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Wednesday
Feb112015

The Secure Leader

I have struggled for years with a serious problem that has been the undoing of many leaders.  It often lies below the surface but slowing rises to the top when a leader gains power or is given increased responsibility. It has been the achille’s heel of many leaders in the church, the business world and in the world of athletics.

I am speaking of insecurity.  It is the “silent killer” of ministry effectiveness and longevity because the insecure leader might not see the evidences of his/her insecurity until it is too late.  Over the last five years or so the Lord has allowed me to experience an increasing degree of joy and contentment in whom He made me and is increasingly delivering me from competing and comparing with others to (in a sick and harmful way) find out where I am in the “pecking order.”

The purpose of this issue is not to delve into a detailed Biblical and theological exploration of security in Jesus Christ, but more to share a bit of my own thinking and journey in the hope that it would be helpful to fellow leaders.

I did not get off to a good start in life.  I lived in a home where there was not a lot of love or affection and struggled early in life with not feeling good about myself.  As a result I did not do well in school and was very withdrawn, shy and inhibited.  I was prone to take criticism of any kind very personally and it would often devastate me for weeks or months on end. I was extremely fearful of what people might say about me or think about me and fell into the trap of doing really stupid things to be liked or appreciated.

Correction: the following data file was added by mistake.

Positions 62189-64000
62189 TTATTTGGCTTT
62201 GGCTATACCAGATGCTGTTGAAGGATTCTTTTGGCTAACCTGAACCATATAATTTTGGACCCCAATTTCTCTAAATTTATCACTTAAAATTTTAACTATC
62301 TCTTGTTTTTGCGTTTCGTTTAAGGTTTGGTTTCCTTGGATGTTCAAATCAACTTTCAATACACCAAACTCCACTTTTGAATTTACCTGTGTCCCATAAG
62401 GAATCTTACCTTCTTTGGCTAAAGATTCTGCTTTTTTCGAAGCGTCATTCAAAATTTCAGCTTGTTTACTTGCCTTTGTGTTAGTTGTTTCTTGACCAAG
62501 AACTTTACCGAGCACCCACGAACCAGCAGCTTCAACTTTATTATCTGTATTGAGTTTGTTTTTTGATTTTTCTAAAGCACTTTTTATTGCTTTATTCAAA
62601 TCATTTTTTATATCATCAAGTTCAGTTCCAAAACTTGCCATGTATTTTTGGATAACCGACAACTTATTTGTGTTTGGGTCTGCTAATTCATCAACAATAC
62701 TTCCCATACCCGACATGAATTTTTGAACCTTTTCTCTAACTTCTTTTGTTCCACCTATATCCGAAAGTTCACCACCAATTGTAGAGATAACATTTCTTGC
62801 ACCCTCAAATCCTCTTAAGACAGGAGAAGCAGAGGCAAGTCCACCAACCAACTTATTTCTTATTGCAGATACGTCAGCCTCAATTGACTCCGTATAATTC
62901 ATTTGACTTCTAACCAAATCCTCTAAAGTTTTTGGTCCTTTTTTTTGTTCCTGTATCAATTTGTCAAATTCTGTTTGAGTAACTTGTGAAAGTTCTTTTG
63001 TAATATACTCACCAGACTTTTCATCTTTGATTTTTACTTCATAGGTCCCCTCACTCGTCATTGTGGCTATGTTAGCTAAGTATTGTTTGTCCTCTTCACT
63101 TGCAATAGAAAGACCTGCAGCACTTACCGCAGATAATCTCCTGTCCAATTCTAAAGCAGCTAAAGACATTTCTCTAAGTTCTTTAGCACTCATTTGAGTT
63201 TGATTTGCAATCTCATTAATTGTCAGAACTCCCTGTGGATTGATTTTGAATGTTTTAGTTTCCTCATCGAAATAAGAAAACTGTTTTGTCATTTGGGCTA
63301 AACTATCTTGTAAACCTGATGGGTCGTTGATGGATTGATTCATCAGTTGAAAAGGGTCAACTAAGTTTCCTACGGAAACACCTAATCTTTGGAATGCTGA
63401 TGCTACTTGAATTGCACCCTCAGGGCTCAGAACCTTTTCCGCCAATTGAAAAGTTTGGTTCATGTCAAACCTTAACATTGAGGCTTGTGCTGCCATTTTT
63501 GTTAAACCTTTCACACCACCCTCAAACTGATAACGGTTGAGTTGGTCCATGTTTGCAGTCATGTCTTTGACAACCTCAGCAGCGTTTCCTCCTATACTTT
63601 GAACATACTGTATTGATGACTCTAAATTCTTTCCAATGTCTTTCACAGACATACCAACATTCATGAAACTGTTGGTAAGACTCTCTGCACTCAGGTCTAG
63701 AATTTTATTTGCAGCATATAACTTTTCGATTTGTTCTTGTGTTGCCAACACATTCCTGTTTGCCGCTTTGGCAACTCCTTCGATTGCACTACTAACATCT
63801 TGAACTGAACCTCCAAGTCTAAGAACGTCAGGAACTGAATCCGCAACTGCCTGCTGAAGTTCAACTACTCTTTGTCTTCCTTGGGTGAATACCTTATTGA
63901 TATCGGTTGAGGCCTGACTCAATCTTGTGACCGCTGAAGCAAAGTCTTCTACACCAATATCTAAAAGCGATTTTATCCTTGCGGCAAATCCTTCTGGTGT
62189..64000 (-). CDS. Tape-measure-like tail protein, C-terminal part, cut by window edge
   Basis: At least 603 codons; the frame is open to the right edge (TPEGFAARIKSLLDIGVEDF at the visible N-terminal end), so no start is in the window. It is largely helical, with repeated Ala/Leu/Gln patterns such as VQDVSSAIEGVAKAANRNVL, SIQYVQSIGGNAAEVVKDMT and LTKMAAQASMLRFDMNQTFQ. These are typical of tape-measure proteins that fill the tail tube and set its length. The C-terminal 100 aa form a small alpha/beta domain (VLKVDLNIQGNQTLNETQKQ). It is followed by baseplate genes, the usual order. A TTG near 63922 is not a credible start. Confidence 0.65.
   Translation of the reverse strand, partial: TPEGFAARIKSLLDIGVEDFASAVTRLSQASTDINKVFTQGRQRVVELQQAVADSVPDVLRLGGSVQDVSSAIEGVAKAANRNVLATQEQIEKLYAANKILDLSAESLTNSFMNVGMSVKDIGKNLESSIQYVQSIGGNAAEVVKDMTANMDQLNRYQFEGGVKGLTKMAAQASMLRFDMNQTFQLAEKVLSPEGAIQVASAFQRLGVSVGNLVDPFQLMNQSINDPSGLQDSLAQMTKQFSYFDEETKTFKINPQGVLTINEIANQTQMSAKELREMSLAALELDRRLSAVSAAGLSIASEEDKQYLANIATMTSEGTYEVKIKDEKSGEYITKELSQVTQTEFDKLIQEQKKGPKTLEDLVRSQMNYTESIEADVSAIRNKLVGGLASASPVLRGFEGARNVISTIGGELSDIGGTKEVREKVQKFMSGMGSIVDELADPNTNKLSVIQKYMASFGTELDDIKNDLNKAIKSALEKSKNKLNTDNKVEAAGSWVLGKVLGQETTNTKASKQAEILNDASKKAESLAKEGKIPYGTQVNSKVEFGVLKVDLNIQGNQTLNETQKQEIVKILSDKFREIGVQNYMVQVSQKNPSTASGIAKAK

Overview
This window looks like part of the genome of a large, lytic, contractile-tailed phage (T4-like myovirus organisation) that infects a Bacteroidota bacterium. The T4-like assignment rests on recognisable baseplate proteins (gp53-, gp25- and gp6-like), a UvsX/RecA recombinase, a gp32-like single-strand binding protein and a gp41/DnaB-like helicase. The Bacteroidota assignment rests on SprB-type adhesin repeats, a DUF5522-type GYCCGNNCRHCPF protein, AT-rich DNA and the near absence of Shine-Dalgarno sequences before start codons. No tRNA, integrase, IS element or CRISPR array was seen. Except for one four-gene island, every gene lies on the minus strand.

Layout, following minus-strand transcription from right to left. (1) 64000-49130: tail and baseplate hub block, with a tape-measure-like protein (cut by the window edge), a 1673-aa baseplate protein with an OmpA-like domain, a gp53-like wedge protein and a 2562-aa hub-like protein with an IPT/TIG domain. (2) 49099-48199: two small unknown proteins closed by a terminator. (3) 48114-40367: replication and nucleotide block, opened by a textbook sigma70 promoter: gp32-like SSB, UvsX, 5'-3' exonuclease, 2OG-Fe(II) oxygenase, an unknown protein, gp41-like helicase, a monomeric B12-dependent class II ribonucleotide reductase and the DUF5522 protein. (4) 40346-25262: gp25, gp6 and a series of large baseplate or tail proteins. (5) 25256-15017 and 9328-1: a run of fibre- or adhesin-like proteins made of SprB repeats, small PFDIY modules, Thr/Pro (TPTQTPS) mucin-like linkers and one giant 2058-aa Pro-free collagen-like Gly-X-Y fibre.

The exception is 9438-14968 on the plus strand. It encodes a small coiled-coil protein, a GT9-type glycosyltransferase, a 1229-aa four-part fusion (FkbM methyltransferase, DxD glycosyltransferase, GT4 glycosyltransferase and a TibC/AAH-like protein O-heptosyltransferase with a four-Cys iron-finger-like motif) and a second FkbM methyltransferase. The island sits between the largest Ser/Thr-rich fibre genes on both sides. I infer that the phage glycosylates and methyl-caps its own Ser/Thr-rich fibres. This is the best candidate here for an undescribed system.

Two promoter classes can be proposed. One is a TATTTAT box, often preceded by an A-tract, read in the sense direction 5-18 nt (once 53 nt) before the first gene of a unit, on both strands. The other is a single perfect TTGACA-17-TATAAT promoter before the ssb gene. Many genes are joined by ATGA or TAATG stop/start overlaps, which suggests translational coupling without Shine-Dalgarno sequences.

When I was twenty, Jesus Christ became the center of my life and birthed in me a sense of belonging and security; at least in theory.  But it has taken me 30 years or so for that to sink down to a deep level and enable me to not be overly obsessed  with myself and other people’s perception of me; to get to that frame of mind where I can hear criticism or have people strongly disagree with me and not have it affect me in a negative way. 

In the first 20 years of my ministry experience, I often said or did things in order to get my leaders to appreciate or accept me. Often, it bordered on dishonesty or manipulation of those I led in order to produce better results.  I was not very teachable and not open to the thoughts of others or flexible and willing to change my thinking or ideas because of my fears and insecurities.

Sad to say, I hurt and used a lot of people I should have been encouraging and pasturing as their leader.  I am deeply regretful of that.

One verse in the NIV has been a close friend and companion for quite a few years and first set my mind to thinking.

“Moreover, when God gives any man wealth or possessions, and enables him to enjoy them, accept his lot and be happy in his work, this is a gift of God.” Ecclesiastes 5:19

I now consider my “personal design” as a possession that God has allowed me to have.  This verse is clearly telling me that I need, by His grace, to enjoy rather than endure what God has made, accept my lot and state in life and be happy in the work (my ministry) He has allowed me to have. 

But I, on the other hand, for many years, was not enjoying who I was, not able to gratefully accept my lot and certainly was not happy with both the nature of what I was doing or the results from what I was doing.  In short, I was not a happy camper and was constantly comparing with other leaders whom I perceived were doing better or were better.